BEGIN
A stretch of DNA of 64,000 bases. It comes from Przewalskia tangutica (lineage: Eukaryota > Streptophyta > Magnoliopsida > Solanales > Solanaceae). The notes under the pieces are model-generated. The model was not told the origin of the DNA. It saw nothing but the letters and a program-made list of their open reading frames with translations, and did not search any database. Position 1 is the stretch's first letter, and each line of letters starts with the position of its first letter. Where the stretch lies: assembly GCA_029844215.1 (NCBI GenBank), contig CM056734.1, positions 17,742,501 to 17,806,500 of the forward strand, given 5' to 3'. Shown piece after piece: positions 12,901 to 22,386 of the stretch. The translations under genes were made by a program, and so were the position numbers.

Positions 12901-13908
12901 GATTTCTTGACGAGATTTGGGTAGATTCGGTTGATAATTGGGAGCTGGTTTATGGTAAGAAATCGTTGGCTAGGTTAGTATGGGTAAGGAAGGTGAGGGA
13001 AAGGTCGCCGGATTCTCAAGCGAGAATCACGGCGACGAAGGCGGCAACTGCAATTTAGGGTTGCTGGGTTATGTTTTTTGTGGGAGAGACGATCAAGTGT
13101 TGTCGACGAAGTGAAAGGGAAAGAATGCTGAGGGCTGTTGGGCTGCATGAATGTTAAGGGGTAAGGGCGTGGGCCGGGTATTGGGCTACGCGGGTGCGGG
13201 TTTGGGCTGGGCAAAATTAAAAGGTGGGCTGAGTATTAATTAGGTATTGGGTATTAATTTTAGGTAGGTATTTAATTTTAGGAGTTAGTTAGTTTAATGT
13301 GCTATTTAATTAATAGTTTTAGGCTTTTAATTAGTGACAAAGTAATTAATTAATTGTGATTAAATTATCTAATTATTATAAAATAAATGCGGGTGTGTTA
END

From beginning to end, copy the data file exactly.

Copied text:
A stretch of DNA of 64,000 bases. It comes from Przewalskia tangutica (lineage: Eukaryota > Streptophyta > Magnoliopsida > Solanales > Solanaceae). The notes under the pieces are model-generated. The model was not told the origin of the DNA. It saw nothing but the letters and a program-made list of their open reading frames with translations, and did not search any database. Position 1 is the stretch's first letter, and each line of letters starts with the position of its first letter. Where the stretch lies: assembly GCA_029844215.1 (NCBI GenBank), contig CM056734.1, positions 17,742,501 to 17,806,500 of the forward strand, given 5' to 3'. Shown piece after piece: positions 12,901 to 22,386 of the stretch. The translations under genes were made by a program, and so were the position numbers.

Positions 12901-13908
12901 GATTTCTTGACGAGATTTGGGTAGATTCGGTTGATAATTGGGAGCTGGTTTATGGTAAGAAATCGTTGGCTAGGTTAGTATGGGTAAGGAAGGTGAGGGA
13001 AAGGTCGCCGGATTCTCAAGCGAGAATCACGGCGACGAAGGCGGCAACTGCAATTTAGGGTTGCTGGGTTATGTTTTTTGTGGGAGAGACGATCAAGTGT
13101 TGTCGACGAAGTGAAAGGGAAAGAATGCTGAGGGCTGTTGGGCTGCATGAATGTTAAGGGGTAAGGGCGTGGGCCGGGTATTGGGCTACGCGGGTGCGGG
13201 TTTGGGCTGGGCAAAATTAAAAGGTGGGCTGAGTATTAATTAGGTATTGGGTATTAATTTTAGGTAGGTATTTAATTTTAGGAGTTAGTTAGTTTAATGT
13301 GCTATTTAATTAATAGTTTTAGGCTTTTAATTAGTGACAAAGTAATTAATTAATTGTGATTAAATTATCTAATTATTATAAAATAAATGCGGGTGTGTTA